Evaluating the time-lagged extinction risk of a migratory species
Surya, Gautam S.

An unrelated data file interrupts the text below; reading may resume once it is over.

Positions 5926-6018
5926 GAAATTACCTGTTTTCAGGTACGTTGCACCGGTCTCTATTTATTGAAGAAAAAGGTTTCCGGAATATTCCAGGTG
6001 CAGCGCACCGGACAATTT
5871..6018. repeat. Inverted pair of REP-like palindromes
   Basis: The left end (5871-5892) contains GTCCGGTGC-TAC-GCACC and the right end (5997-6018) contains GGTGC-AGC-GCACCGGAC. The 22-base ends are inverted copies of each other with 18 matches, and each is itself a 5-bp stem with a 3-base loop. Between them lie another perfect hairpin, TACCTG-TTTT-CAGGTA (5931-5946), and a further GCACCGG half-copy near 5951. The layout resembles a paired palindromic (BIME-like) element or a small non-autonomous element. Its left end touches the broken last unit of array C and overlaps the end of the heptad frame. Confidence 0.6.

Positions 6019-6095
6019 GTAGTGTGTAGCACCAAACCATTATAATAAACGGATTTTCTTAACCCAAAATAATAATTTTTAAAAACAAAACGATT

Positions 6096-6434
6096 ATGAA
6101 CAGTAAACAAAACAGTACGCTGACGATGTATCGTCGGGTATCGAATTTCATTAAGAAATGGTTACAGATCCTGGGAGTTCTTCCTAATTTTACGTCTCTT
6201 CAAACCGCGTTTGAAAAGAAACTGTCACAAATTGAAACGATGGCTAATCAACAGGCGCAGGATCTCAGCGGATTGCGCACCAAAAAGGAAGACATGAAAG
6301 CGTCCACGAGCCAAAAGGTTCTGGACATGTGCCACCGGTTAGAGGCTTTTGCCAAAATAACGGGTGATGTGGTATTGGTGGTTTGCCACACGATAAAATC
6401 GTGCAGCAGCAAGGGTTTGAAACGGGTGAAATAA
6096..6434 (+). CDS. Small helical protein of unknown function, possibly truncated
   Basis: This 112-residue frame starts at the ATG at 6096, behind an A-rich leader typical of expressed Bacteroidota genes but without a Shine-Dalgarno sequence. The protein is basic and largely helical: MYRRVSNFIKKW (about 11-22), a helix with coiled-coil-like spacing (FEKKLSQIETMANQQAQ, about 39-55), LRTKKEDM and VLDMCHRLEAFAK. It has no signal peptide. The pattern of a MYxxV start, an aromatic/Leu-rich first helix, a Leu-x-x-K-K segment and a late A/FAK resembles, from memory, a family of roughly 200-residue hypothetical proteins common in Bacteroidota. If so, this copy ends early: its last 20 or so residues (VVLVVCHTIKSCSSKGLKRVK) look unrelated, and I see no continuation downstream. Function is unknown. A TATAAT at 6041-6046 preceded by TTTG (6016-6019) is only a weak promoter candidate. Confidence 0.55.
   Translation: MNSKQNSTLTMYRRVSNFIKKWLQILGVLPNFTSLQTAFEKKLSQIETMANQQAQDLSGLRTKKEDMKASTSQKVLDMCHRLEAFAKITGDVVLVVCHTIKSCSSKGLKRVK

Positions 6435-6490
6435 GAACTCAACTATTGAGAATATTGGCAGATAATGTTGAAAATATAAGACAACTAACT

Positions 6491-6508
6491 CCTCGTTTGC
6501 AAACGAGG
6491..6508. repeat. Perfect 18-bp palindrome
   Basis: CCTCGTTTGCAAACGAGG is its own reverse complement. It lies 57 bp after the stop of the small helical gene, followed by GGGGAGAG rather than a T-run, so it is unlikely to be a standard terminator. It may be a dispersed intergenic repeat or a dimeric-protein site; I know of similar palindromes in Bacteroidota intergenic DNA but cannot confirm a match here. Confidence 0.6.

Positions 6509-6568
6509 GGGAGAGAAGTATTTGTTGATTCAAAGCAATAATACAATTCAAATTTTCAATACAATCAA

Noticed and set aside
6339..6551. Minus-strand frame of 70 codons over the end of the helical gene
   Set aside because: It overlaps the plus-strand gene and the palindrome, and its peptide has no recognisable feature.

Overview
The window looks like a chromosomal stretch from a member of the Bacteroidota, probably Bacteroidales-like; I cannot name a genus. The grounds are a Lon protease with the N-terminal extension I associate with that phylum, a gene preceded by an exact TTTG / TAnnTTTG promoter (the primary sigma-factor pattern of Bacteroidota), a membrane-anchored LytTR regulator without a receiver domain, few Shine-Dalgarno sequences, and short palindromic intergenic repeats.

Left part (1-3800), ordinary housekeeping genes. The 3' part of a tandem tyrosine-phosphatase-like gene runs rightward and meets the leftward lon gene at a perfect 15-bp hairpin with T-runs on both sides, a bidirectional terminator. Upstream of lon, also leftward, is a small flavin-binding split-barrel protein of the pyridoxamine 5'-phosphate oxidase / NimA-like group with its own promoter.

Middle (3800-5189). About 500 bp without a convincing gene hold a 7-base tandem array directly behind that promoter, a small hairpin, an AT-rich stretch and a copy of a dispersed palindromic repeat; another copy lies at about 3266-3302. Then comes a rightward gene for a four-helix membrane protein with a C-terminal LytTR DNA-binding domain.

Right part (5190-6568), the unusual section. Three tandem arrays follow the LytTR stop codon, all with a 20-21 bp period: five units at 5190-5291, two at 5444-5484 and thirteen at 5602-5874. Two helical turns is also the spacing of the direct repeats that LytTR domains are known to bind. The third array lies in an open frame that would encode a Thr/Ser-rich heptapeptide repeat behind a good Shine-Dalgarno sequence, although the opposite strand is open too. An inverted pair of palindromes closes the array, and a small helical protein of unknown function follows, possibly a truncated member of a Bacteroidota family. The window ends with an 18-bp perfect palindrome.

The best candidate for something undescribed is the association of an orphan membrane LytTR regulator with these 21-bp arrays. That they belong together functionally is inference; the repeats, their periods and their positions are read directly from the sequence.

- Species extinction is currently reducing the world's biodiversity at an alarming rate. The species-area relationship predicts a decline in the number of species in a landscape as the area of available habitat is reduced. This time-lagged extinction predicted for the future is known as the extinction debt of the landscape. The incidence function model (IFM) is a single-species approach to the multi... read morespecies extinction debt model. However, how one should apply it particularly to migrant species is unclear. To date, applications of the IFM have treated migrants as residents, in that they are assumed to return to their natal sites and then disperse. We here apply the IFM to the bobolink (Dolichonyx oryzivorus), a grassland obligate breeding bird that migrates every year to South America. Our modeled study system is Massachusetts grasslands, which exist as a highly fragmented landscape. Under the IFM, the probability of a patch of habitat being occupied is a function of the quality of the habitat, and of the connectivity of the patch within the landscape. Connectivity, in turn, is a function of the dispersal capacity of the species, as well as the spatial arrangement of habitat patches within the landscape. We used the bobolink to explore a variety of scenarios for determining extinction debt for migrants. We investigated the sensitivity of the IFM to five measures of habitat quality and four dispersal scenarios. Presence-absence data were obtained from the Massachusetts Audubon Society (MAS) Grassland Bird Database for 59 sites, for the 2005 survey year. One of the dispersal scenarios mimicked bobolink dispersal, which was estimated from published mark-recapture studies, and corrected to account for unmeasured long-distance dispersal (LDD) events. Other dispersal distances evaluated included: no dispersal, unlimited dispersal, and a published dispersal distance. Quality measures evaluated included area of the grassland patch, available habitat within 1, 3, and 5 km from each patch, and the distance to the nearest patch. We found that varying estimates of dispersal capacity, while keeping the quality measure constant, had a large effect on predicted bobolink persistence as measured by the percentage of habitat patches occupied. Our measures of quality, in contrast, had a small effect on estimated persistence for the estimated dispersal distance obtained from mark-recapture studies without accounting for LDD events. We conclude that obtaining accurate data regarding dispersal, along with data regarding the manner in which the species of interest evaluates its environment, is critical to predicting the persistence of a population on a landscape. In addition, we believe that these results constitute evidence that the IFM should be applied in a species-specific manner, and the results from the IFM for one species cannot be generalized to include all species in a landscape.read less